The third reservation is that for two decades before equalization and for some years after that measure, Britain, in respect of Brazil, a country whose cheap sugar and commercial possibilities allegedly corrupted British virtue, pursued a policy which attached such importance to ending the Brazilian slave trade as to prejudice British commercial interests. Whereas, writes A. K. Manchester, in i825 the larger power, to all appearances, was beginning to exercise a virtual protectorate over its South American ally ... friction that grew more embittered as time passed arose over the continuance of the slave trade... The smouldering resentment felt by Brazil over what it termed the arbitraryand dominating action of England broke into open revolt at the expiration of the [slave trade] convention of i826 when Great Britain, determined on the suppression of the traffic at any cost, employed coercion when persuasion failed. This coercion aroused such universal opposition in Brazil that "no cabinet dared enter into a [commercial] treaty with Great Britain."2 Indeed, to broaden the criticism, it is in respect of the long-sustained activity of Britain in general, and Palmerston in particular, against the foreign slave trade that Williams appears at his most strange. He makes much of the parliamentary attack, led by William Hutt, on the policy of naval suppression of the foreign slave trade in the later I840'S,3 but quite omits to point out that this attack was unsuccessful, the policy of naval suppression being confirmed in I850. Williams's view of Palmerston himself is even odder. "In office Palmerston accomplished little. Out of office he goaded the government to greater efforts to accomplish what he had failed to do."4 Such a judgement ignores Greville's important observation that Palmerston associated himself with Russell in threatening resignation to their supporters when, in April i850, there had been a real chance that a number of them might have backed the Hutt motion to end the policy of naval suppression.5 More than this, Palmerston's whole record of action against the slave trade is ignored. At a simple and straightforward level there was, for example, his successful unilateral action against Portuguese slavers in I 839 after protracted negotiations had been unsuccessful; 6 and, on the diplomatic front, as well as a number of slave-trade treaties with minor powers, there were such near successes as the Quintuple treaty of I842 which, if ratified, would have seen the
Hansard, 3rd ser. LVII, 648. A. K. Manchester, BritishPre-eminence in Brazil (Chapel Hill, I933), pp. 252, 297. 3 Williams, op. cit. pp. I 72-4. 4 Ibid. p. I 74. 5 C. C. F. Greville, The GrevilleMemoirs,ed. Henry Reeve (new impression, I903), VI, 332. Also cited in W. L. Mathieson, GreatBritain and theSlave Trade, i83_-65 (I929), p. Io6. 6 Ibid. pp. 21-3.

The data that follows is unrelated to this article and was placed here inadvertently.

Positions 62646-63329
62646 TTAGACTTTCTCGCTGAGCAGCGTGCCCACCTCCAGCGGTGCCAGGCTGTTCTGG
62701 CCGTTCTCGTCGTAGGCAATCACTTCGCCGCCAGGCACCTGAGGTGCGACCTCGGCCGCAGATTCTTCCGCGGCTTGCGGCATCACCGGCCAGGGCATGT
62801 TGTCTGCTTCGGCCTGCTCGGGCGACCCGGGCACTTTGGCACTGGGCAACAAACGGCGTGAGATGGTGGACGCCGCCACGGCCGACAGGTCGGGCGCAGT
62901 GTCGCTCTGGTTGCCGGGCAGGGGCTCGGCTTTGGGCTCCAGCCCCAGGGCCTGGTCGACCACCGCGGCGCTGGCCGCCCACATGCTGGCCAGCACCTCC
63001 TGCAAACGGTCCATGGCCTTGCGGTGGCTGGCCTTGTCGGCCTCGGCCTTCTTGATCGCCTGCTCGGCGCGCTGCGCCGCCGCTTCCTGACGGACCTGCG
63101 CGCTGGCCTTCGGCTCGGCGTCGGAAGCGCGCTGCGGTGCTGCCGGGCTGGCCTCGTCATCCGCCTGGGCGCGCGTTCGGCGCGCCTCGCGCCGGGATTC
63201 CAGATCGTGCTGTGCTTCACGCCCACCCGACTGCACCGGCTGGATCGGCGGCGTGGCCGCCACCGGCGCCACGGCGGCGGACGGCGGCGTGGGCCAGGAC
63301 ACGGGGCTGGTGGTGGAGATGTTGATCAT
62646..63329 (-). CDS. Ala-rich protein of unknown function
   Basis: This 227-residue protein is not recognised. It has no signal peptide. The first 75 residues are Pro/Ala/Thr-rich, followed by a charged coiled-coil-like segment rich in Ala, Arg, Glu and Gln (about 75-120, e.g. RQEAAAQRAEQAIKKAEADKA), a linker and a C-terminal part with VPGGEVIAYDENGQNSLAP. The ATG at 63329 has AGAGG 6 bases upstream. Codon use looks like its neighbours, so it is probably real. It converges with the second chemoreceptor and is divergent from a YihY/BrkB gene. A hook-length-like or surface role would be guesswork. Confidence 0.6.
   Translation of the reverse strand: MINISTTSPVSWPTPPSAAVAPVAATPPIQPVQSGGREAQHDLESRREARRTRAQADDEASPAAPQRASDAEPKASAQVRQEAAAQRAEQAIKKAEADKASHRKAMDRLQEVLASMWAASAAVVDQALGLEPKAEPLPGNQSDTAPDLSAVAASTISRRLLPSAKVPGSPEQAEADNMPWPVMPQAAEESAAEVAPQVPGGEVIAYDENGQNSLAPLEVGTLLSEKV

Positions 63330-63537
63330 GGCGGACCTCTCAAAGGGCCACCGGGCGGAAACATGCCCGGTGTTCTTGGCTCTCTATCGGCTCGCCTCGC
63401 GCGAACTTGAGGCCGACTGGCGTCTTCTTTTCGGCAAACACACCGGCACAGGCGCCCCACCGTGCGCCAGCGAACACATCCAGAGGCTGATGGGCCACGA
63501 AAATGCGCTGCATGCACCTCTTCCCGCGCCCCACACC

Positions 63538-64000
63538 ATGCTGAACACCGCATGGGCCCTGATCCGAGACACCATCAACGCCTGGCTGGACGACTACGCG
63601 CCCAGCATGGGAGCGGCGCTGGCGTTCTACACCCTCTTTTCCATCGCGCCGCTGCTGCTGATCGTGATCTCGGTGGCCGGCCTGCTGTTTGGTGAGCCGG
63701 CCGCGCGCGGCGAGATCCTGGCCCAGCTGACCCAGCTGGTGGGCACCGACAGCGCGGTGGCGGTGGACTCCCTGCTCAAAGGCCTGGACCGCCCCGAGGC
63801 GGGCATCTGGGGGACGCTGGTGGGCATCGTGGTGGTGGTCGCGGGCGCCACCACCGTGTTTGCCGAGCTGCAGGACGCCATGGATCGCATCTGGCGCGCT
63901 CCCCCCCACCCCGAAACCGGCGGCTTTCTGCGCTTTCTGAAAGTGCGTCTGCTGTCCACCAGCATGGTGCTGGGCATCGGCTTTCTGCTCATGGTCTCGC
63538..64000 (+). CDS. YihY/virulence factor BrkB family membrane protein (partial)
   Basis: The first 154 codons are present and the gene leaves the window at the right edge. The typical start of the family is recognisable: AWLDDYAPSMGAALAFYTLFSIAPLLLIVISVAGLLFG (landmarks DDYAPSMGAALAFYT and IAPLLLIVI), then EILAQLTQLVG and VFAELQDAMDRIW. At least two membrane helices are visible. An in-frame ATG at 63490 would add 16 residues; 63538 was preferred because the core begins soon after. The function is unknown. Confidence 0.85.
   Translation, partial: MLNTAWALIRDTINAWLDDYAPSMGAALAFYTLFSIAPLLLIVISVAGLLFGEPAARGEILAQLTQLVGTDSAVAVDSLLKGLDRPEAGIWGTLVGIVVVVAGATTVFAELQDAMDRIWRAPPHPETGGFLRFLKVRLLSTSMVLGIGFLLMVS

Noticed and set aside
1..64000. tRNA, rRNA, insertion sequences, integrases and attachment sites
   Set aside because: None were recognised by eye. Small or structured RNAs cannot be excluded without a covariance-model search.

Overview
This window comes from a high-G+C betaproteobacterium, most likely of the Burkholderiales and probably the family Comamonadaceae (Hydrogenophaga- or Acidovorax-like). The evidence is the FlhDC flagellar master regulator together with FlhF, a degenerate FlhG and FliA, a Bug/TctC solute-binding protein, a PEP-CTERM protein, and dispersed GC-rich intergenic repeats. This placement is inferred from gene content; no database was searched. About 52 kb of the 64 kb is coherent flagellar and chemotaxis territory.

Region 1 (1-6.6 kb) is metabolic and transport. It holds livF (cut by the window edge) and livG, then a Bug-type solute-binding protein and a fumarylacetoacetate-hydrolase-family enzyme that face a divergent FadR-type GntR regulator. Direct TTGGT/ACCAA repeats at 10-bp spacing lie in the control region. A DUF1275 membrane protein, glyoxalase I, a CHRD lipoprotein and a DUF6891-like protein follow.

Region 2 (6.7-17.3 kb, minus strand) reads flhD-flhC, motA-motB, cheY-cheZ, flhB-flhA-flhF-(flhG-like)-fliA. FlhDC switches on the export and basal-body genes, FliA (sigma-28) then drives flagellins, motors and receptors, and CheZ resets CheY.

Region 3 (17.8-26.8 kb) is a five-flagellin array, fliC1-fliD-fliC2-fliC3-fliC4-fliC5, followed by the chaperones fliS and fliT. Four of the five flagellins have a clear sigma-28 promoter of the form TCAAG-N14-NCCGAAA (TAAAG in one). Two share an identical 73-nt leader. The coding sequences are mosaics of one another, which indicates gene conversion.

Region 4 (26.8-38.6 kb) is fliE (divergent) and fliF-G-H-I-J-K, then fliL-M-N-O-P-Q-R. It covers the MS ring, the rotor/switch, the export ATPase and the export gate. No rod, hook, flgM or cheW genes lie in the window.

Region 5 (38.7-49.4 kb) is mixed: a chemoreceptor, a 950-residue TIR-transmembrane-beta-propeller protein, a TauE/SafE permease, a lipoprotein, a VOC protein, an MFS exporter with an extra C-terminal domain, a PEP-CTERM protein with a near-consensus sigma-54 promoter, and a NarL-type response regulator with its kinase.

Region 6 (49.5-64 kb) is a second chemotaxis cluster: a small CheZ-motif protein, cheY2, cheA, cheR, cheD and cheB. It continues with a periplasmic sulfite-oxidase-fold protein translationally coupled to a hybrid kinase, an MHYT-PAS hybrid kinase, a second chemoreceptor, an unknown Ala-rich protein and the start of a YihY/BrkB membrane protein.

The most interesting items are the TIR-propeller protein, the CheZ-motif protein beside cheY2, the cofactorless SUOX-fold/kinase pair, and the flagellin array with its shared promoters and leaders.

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acceptance by the major European powers of the important mutual right of search.' Williams also quite ignores the point that Palmerston's slave-trade policy was an integral part of a wider purpose-and one which may possibly be regarded as a more credible inspiration for a long-sustained policy than humanitarian zeal alone.To this wider purpose there is abundant testimony in the words of Palmerston himself. My belief is, that if the slave trade could be entirely put down there would be a very great increase of legitimate trade with the coast of Africa; the natives are much in want of commodities with which we can furnish them, and they possess very ample means of paying for them in commodities which we require.2 Or again Our naval officers ... should sweep along the whole African coast from end to end, West and East ... and use such means of persuasion as belong naturally to a strong naval force to persuade the chiefs of any part of the Coast from whence slave trade is or can be carried on to sign and conclude ... treaties for Commerce and against slave trade . . .3 Nor did the fairly consistent naval and diplomatic action against the slave trade from I 8 I 5 onwards depend on Palmerston alone. Quite apart from the fact that he only became personally involved in this question in the i 830's, there were also times when even he was out of office. What must strike any student of the Foreign Office records relating to Africa for the half-century after i8I5 is that the notion that action against the slave trade on both humanitarian and commercial grounds was a good and proper concern of policy became the received conviction of the office, something which did not require to be argued afresh as one generation of officials succeeded another, as one Foreign Secretary gave place to his successor. To borrow the terminology of Robinson and Gallagher, the notion became an important part of the "official mind".